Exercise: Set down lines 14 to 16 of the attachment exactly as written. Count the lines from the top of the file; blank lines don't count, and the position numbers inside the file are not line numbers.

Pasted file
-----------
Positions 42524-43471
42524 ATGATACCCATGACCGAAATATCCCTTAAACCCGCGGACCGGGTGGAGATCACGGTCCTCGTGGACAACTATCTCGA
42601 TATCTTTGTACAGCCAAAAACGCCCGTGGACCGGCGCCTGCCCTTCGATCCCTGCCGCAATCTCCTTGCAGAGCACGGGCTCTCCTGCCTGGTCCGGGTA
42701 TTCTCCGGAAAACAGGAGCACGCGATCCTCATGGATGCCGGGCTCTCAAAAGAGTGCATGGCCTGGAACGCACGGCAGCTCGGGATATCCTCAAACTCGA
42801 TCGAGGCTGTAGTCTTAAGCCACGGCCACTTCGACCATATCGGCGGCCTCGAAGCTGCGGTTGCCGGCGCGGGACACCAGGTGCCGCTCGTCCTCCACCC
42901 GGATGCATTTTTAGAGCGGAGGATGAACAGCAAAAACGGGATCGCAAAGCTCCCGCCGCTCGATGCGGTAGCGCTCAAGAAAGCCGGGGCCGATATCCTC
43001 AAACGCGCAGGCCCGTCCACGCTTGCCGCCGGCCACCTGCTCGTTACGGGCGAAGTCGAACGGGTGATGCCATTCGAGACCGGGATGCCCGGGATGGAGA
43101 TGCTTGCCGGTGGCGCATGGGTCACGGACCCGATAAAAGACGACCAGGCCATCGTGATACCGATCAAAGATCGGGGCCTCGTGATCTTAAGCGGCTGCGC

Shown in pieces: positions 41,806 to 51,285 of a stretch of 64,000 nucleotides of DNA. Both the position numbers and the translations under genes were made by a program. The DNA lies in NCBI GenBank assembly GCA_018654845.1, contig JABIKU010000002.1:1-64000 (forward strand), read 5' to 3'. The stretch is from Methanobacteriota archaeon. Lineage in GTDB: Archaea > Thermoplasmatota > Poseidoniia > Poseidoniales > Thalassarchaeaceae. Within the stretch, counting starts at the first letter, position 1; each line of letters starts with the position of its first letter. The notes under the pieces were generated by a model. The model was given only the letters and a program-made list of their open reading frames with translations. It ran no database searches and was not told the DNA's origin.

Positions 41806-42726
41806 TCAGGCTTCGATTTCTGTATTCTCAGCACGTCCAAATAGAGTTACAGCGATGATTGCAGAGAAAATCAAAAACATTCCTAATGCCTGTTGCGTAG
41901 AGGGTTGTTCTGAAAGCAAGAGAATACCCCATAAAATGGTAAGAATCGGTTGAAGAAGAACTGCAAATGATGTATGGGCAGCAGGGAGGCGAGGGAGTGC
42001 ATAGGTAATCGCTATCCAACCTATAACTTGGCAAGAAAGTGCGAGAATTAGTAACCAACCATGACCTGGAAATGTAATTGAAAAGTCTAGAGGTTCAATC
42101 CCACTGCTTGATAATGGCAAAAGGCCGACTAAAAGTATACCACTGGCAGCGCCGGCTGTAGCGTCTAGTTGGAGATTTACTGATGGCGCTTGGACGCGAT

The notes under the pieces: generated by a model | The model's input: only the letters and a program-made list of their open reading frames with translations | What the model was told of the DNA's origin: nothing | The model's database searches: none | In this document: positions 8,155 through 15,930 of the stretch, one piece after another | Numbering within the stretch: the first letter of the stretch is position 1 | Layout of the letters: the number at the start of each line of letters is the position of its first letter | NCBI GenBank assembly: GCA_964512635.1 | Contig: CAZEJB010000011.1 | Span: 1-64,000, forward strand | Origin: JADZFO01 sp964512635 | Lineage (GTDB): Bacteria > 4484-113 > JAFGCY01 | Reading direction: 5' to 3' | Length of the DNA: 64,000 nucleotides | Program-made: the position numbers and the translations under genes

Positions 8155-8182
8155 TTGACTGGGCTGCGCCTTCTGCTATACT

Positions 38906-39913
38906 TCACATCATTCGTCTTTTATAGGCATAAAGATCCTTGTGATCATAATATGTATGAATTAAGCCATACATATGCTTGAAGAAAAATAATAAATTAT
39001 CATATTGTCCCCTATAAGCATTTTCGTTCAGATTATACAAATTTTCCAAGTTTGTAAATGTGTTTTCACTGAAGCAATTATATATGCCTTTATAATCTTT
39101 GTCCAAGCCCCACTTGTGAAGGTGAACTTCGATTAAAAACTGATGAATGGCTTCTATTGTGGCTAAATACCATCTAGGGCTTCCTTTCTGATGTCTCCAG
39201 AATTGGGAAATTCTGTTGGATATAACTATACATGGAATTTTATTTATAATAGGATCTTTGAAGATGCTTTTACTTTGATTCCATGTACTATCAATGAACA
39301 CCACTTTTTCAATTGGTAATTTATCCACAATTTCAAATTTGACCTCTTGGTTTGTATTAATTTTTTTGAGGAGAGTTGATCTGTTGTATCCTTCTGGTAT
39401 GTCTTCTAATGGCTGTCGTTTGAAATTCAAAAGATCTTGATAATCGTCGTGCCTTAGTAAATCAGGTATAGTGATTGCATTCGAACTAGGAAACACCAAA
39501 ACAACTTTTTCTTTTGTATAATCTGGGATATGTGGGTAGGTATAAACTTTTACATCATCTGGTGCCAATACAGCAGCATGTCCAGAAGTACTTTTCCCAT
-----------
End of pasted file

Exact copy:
42101 CCACTGCTTGATAATGGCAAAAGGCCGACTAAAAGTATACCACTGGCAGCGCCGGCTGTAGCGTCTAGTTGGAGATTTACTGATGGCGCTTGGACGCGAT

The notes under the pieces: generated by a model | The model's input: only the letters and a program-made list of their open reading frames with translations | What the model was told of the DNA's origin: nothing | The model's database searches: none | In this document: positions 8,155 through 15,930 of the stretch, one piece after another | Numbering within the stretch: the first letter of the stretch is position 1 | Layout of the letters: the number at the start of each line of letters is the position of its first letter | NCBI GenBank assembly: GCA_964512635.1 | Contig: CAZEJB010000011.1 | Span: 1-64,000, forward strand | Origin: JADZFO01 sp964512635 | Lineage (GTDB): Bacteria > 4484-113 > JAFGCY01 | Reading direction: 5' to 3' | Length of the DNA: 64,000 nucleotides | Program-made: the position numbers and the translations under genes

Positions 8155-8182